Although the structures of the

Southwest are powerfully simple in

form, they contain a strong tradition of

ornament. This is usually highlighted in

doors, gates, light fixtures, and

handcrafted building hardware. The

courtyard tradition, a logical response

to the climate, creates opportunities

for U-shaped and L-shaped structures

as well as comfortable entryways and gardens.

The province’s strong light offers high potential

for sustainability as the ever-present sun can be

harvested for heating and energy. Designers and

builders throughout the Southwest have returned

to the area’s historic roots. From San Diego to

Albuquerque, people seek architecture that

defines the Southwest as special and distinctive.


Figure of sign kiosk with desired characteristics:

• Open roof with lattice for shading

• Organized graphics


Figure of picnic tables with desired characteristics:

• Recycled plastic/wood members

• Simple form

• Accessible


Figure visitor/interpretive facility with desired characteristics:

• Low cluster of horizontal buildings

• Structure creates shading


Pueblo, Territorial, and Spanish Colonial Revival

designs are now the norm in new housing,

commercial, and civic projects. Chain restaurants

and motels have also appropriated these styles.

As we strive to define the Forest Service’s

identity, we must be aware of the potential to

trivialize the province’s distinct design. Care

must be taken to incorporate elements of

Southwest style without resorting to clichés

or quasi-historical replicas.


Figure of ramada picnic structure with desired characteristics:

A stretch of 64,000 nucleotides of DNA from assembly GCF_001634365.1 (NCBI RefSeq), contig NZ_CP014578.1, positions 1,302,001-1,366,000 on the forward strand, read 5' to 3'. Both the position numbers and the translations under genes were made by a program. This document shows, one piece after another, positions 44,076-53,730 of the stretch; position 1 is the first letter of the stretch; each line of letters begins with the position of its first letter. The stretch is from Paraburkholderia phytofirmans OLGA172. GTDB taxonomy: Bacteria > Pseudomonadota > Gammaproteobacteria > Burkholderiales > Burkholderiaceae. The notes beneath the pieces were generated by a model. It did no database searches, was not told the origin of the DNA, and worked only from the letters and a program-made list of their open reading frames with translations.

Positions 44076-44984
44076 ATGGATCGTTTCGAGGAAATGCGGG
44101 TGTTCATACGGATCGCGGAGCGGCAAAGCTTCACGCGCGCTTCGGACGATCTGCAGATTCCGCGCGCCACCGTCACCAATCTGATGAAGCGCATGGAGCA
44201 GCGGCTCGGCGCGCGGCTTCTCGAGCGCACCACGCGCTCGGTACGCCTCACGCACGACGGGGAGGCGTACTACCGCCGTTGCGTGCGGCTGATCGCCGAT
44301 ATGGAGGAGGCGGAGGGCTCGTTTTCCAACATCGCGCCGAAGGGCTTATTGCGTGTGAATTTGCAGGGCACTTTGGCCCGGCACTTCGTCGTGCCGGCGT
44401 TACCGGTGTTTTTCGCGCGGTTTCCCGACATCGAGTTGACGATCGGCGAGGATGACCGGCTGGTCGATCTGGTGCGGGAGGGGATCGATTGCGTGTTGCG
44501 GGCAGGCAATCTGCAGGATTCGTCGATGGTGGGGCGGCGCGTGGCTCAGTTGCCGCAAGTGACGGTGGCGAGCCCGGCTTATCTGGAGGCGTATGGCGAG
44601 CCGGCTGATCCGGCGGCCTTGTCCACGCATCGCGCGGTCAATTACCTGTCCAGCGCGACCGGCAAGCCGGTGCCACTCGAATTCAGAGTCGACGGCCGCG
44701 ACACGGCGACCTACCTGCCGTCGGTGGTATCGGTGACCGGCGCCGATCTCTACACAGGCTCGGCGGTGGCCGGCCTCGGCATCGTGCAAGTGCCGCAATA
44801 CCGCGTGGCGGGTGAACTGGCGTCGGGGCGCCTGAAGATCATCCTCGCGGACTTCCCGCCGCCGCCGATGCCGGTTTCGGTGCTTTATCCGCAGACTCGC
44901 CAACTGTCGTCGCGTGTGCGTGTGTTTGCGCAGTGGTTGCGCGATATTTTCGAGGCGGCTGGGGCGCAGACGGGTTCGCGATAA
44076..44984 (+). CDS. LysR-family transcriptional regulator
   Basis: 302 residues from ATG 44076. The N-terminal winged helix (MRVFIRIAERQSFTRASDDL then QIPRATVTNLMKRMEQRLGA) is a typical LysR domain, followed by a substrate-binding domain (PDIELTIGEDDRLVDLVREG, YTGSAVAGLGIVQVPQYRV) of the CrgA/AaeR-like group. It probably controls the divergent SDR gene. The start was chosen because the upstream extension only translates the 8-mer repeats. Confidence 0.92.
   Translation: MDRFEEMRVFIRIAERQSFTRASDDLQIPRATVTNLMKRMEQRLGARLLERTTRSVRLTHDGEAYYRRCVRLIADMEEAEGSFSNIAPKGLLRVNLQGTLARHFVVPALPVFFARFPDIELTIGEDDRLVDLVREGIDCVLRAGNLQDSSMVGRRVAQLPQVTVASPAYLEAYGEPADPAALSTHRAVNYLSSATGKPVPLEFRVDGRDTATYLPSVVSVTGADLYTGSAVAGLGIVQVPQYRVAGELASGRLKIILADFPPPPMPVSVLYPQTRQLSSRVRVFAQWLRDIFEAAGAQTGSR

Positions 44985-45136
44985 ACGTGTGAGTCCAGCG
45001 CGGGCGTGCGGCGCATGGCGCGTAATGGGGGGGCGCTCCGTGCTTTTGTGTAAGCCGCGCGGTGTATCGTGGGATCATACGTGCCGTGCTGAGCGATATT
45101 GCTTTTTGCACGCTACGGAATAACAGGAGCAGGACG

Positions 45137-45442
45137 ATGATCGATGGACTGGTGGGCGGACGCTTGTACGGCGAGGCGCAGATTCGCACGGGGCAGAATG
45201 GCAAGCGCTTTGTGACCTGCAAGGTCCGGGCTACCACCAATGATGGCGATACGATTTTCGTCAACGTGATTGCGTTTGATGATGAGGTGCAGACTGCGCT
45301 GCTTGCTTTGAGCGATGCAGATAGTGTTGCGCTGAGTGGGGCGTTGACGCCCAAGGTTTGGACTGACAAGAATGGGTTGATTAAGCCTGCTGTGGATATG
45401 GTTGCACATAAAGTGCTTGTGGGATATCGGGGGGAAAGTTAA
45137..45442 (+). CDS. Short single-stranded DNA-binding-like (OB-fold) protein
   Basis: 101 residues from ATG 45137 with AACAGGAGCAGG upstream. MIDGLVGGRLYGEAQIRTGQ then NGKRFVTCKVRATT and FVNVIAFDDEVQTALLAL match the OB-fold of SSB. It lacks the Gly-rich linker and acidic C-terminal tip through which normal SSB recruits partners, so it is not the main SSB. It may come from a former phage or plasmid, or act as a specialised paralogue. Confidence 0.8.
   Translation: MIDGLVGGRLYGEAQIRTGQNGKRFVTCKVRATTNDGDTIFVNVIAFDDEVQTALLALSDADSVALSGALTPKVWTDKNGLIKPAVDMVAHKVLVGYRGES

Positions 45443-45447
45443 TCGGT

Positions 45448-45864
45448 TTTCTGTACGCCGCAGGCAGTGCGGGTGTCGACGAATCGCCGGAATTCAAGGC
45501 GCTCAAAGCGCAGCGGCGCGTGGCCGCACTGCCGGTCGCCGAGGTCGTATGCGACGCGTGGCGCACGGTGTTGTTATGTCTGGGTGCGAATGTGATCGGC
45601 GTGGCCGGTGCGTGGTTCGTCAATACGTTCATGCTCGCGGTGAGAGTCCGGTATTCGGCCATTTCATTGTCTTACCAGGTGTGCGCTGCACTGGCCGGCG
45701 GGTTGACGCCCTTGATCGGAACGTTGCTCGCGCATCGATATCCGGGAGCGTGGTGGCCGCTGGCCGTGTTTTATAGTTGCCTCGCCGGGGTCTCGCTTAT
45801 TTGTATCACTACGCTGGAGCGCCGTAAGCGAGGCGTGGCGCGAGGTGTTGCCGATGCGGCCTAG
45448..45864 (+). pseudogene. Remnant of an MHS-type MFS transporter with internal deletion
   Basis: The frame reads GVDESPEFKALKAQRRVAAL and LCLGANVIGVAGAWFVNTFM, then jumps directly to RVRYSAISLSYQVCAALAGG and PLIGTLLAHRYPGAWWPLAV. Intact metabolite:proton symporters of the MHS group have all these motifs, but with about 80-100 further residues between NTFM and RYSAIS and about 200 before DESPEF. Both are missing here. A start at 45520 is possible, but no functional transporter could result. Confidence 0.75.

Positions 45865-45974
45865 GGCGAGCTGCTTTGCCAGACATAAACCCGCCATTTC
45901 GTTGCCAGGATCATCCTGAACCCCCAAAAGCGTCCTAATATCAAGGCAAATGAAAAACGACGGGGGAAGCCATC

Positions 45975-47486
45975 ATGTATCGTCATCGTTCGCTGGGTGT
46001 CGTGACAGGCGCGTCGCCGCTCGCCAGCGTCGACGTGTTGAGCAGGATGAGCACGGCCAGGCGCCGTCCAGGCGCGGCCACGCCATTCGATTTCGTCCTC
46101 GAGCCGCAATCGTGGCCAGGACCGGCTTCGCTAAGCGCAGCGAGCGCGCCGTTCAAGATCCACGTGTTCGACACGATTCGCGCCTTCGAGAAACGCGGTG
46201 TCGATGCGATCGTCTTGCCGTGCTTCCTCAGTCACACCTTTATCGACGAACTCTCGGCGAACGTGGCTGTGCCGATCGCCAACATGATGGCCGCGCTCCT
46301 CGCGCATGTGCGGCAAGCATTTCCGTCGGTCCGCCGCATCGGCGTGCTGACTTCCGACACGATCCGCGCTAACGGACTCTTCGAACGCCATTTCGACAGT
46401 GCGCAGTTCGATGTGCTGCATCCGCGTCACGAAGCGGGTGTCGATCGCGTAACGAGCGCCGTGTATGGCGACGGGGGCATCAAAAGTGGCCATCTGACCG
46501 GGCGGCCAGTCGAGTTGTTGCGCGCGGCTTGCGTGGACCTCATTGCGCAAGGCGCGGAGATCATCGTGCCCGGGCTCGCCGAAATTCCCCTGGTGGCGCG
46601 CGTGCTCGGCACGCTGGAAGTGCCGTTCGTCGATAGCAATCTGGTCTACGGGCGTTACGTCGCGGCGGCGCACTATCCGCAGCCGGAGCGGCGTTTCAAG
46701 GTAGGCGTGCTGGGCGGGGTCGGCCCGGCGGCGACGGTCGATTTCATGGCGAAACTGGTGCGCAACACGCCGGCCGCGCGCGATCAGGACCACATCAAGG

• Exposed structure, lattice for shade

• Split-face block

• Stepped walls


Figure of administration/interpretive facility with desired characteristics:

• Long, open porch

• Horizontal form


Figure of Toilet building with desired characteristics:

• Split-face concrete block with ribbed block details

• Native plant materials


Figure of administration/interpretive facility with desired characteristics:

• Soft stucco edges

• Territorial influences

• Punched, vertical windows


Figure of maintenance/work facility with desired characteristics:

• Low, horizontal form

• Pueblo influences


Figure of Interpretative/shade structure with desired characteristics:

• Native stone matching local geology

• Indigenous influences

• Open lattice roof for shade only


Figure of maintenance/work facility with desired characteristics:

• Economical construction, but with Southwest expression

• Ornamental banding


Figure of guardrail, wall, and culvert with desired characteristics:

• Native stone dry-laid in horizontal, random pattern

• Finished culvert end




Chapter 4.8 Table of Contents

Reader’s Guide